Now, of course, a stock is not simply your nasty bits. There must be a vegetable base to round out the flavor of the liquid. I had two tops of fresh onions leftover from earlier cooking adventures. There was also a whole onion, again with the top still attached, that I sliced into thick rounds. I used one medium size carrot, peeled, and very roughly chopped. You'll also want two fairly small stalks of celery, cut into about 1 1/2" pieces. Since we had corn that night for dinner, I also used the naked cobs, because corn adds a little bit of sweetness to any stock, and will be particularly nice in a delicate fish stock. It may also be an appropriate time to set aside your herbs. There's not much going on here. About two big stems of flat leaf parsley, a couple sprigs of fresh thyme, and three peppercorns.
So, start building your stock. Two tablespoons of butter go into a low heat dutch oven. Once melted, add all of your veggies, but not the herbs. Toss everything around, and put a lid on the pot. These items will steam themselves for about five minutes. You don't want them to brown, but instead simply want the mixture to begin releasing their flavors for the stock. After these few minutes, open the pot, and throw in all of your fishy bits. Stir them around, and let them steam for about five minutes more. The bones and shrimp shells will begin to turn into an opaque white, and the characteristic shrimp pink. When this has occurred, add about a half cup of dry white wine. Take a deep whiff of the items in the pot. When it no longer smells of alcohol, you can add your herbs and the few peppercorns, your clam broth, and then about enough water to reach about 4/5 up the side of the pot. And now we wait. On low heat, keep checking to ensure that the broth is simmering very slowly. It should take about forty-five minutes to an hour, and each time you pass by the pot, you should smell a deeply evolving, sweet fish stock.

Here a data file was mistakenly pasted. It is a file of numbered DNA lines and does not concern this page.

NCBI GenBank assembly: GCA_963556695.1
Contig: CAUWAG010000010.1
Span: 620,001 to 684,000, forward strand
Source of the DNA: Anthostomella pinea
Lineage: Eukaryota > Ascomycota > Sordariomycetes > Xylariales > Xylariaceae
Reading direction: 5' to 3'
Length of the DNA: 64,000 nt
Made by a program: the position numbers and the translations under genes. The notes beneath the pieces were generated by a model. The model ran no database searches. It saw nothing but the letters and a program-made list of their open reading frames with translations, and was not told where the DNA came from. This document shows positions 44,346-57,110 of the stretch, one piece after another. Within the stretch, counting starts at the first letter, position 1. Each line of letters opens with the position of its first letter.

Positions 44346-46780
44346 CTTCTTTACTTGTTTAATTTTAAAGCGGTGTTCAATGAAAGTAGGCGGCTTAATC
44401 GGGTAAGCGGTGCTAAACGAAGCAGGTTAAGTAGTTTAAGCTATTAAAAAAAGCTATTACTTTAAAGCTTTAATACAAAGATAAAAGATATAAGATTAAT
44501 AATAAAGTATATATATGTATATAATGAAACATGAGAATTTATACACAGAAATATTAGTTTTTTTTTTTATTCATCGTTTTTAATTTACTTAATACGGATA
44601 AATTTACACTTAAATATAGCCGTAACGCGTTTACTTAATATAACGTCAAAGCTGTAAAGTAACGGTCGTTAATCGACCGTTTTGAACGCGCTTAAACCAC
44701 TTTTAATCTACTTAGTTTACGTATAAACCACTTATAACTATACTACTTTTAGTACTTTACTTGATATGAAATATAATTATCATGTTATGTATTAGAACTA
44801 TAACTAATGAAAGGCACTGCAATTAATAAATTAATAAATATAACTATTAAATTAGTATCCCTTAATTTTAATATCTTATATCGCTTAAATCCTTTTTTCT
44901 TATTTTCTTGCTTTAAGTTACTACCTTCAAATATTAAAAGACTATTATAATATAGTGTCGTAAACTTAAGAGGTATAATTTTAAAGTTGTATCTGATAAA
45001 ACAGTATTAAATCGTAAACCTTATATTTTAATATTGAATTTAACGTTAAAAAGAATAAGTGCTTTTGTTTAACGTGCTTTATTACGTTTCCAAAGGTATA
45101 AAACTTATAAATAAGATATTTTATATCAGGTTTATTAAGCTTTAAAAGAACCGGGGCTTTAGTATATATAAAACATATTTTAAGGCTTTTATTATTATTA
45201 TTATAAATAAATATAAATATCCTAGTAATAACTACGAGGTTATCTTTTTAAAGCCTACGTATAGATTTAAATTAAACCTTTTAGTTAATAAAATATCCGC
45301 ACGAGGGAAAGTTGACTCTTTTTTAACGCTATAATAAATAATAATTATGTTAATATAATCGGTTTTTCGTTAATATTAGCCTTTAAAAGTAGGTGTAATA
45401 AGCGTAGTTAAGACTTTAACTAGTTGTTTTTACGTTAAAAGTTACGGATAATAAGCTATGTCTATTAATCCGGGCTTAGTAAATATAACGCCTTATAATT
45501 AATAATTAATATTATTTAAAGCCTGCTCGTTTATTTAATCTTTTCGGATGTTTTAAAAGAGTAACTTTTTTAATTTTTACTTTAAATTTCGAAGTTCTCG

When the stock has simmered for enough time, and the flavor has grown to that of lightly poached seafood and sweet vegetables, it is ready. Grab a vessel that will be large enough to hold all of the liquid and use a wire mesh to strain out all of your veggies and seafood items. The broth should be a bit cloudy, maybe a little murky, but should also have a beautiful yellow grow. Allow it to cool, and then store in the fridge until you are ready for your next adventure. If it's your intention, you can also store in the freezer for about two months. 
What's my intention? Tomorrow, I am making smoked fish chowder. Yeah, I'm excited too. 

Fish heads, bones, fins removed from two rainbow trout (though the more fish bones the merrier... I've heard that white fish bones, like turbot, flounder, haddock work well)
Shells from 1/2 pound of small shrimp
1 pound of little neck clams, water and wine to steam
1 medium carrot, peeled and roughly chopped
2 small stalks of celery, cut into 1 1/2" pieces
1 medium onion, and any long onion tops you may have, roughly sliced/chopped
2 big stems of fresh Italian flat leaf parsley
2 sprigs of fresh thyme
3 peppercorns
2 tablespoons of butter
1/2 cup of dry white wine
Enough water to cover everything, reaching approximately 4/5 up the side of a large dutch oven